The Government will require importers to ensure the mix of cars they bring into the country has a 40% lower emissions profile than is currently the case by 2025.
It on Thursday announced it would pass legislation this year to introduce a ‘Clean Car Import Standard’.
Each supplier will be given a different target, reflecting its fleet. Suppliers will have to progressively work towards the 2025 target, which is that the average import emits 105 grams of CO₂/km - down from 171 grams.
Classic cars, "agricultural vehicles" and farm equipment like tractors, harvesters, mowers, toppers and bailers, will be exempt from the scheme.
NZ First blocked the introduction of the Clean Car Import Standard in the last term of government.
The Government said New Zealand is one of two countries in the OECD that doesn’t have such a standard. It said Europe reached the 105-gram target in 2020 and Japan in 2014.
The Government made the case: “The Clean Car Standard will increase the supply of cleaner cars, making them a realistic choice for more New Zealanders.
“It will also save New Zealanders on average $6,810 at the pump by having a more fuel-efficient car.”
The Government maintained this fuel cost reduction would disproportionately benefit low-income earners.
But ACT's Transport and Climate Change spokesperson, Simon Court, had a different view, saying tradies and large families who don't have the option of buying expensive EVs will end up paying more.
He maintained the standard would also result in a "perverse lock-in effect" where people hold on to older, dirtier vehicles for longer.
“Treasury’s analysis of the Government’s 2019 Clean Car Standard suggested it wouldn’t have a significant impact on emissions," Court said.
Motor industry says timeframe is too tight
The Motor Industry Association argued the speed at which the target needs to be reached is “the most aggressive and severe in the world”. It urged the Government to push the target date out to 2030.
“The 2025 target date does not allow time for model development, vehicle sourcing arrangements and does not recognise that for many distributors in New Zealand their model choice is tied to the Australian market,” its CEO David Crawford said.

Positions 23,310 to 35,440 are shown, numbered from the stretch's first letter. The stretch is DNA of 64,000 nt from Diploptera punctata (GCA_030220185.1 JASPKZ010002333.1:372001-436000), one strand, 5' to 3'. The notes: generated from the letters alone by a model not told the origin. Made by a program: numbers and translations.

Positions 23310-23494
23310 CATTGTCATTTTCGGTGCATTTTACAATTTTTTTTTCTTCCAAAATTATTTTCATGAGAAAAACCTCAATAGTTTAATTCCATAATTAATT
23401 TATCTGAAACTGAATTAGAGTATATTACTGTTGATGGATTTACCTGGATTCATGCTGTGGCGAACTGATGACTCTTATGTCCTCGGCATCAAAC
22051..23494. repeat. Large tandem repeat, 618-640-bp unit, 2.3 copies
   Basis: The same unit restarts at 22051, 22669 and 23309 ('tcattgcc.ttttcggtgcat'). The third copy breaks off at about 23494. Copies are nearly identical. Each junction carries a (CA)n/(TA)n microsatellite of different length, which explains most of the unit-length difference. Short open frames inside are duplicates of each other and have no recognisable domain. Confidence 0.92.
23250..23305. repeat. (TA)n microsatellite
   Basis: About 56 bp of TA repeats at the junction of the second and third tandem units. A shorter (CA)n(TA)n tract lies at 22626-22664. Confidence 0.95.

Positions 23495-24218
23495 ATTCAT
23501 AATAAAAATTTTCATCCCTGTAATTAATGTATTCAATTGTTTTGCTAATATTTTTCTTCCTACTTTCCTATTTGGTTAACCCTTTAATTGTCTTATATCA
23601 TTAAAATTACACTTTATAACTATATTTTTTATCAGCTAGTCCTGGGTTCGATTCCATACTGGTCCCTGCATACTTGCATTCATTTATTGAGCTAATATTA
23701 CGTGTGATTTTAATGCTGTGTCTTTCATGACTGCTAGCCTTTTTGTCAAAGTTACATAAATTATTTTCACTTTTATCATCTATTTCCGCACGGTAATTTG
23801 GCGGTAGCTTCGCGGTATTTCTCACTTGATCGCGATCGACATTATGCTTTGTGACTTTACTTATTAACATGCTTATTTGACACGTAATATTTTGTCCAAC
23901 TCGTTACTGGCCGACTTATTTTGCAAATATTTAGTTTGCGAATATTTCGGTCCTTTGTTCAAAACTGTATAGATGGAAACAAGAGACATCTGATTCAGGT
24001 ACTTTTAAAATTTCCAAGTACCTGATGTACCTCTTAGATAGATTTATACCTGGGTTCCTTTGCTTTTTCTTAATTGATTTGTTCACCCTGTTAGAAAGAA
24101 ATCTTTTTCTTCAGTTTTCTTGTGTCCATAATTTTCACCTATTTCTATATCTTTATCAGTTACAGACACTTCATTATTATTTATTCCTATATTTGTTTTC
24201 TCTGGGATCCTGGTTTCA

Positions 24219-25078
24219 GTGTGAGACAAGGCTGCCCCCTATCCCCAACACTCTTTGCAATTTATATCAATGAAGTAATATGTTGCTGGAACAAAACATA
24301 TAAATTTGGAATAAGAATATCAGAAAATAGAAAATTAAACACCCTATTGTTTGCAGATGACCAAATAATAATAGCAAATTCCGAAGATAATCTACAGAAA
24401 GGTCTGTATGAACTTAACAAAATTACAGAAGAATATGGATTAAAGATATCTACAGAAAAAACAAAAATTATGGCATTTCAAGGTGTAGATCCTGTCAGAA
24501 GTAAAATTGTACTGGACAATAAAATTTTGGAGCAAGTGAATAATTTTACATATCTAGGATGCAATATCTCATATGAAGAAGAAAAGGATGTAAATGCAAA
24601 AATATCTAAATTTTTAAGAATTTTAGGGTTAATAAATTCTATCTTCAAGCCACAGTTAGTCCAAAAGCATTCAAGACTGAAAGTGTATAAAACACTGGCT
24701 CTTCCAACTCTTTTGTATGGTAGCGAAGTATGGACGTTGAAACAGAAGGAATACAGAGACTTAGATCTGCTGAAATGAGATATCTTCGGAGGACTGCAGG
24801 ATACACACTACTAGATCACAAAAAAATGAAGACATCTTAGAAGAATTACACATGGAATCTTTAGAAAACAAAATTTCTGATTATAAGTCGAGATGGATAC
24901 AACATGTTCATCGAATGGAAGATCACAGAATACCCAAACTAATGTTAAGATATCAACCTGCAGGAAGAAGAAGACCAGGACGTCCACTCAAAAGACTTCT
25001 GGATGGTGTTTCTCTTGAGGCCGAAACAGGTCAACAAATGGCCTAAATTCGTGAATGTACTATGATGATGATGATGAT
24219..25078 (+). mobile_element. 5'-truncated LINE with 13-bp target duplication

“With no similar policy required in Australia, our market, which represents just 0.018% of new vehicle production in any one year, is too small for manufactures to develop models just for us.
“We also urge the rules to be the same for both new and used imported vehicles. Giving used imported vehicles softer penalties will lead to an increase in older, less safe vehicles entering New Zealand.”
Feebate scheme on the cards
Transport Minister Michael Wood said he was also considering “options for an incentive scheme to help Kiwis make the switch to clean cars”. Announcements can be expected in coming months.
NZ First also blocked the introduction of a feebate scheme in the last term of government.
Spotlight on fuel
Separately, the Government announced it had agreed “in-principle” to “mandate a lower emitting biofuel blend across the transport sector”.
It will consult on how to do so and make an announcement before the end of the year.
Air New Zealand CEO Greg Foran said, "While we see hydrogen-powered or electric aircraft as viable options for our domestic and short haul network, being able to access Sustainable Aviation Fuels at a competitive price will be very important for us when it comes to decarbonising our long haul operations.”
Wood said, “We’re also committing $50 million to help councils fully decarbonise the public transport bus fleet by 2035.”
Buses purchased after 2025 will have to be zero emissions.
The swathe of announcements was made ahead of the Climate Commission on Sunday releasing draft advice to the Government on what climate action it needs to take.
Climate Change Minister James Shaw said, “The window of opportunity we have to address the climate crisis is closing fast. Reducing emissions from transport will need to be a priority..."
He credited the work of former Associate Transport Minister Julie Anne Genter, who said the Green Party was delivering on its commitment to cleaner transport, as per its Cooperation Agreement with the Government.
ACT said: “Rather than meddling in particular industries or picking winners, the Government should be ensuring that we have a functioning Emissions Trading Scheme which encourages people to reduce emissions at the lowest possible cost.”
For more on the Clean Car Standard, see this document.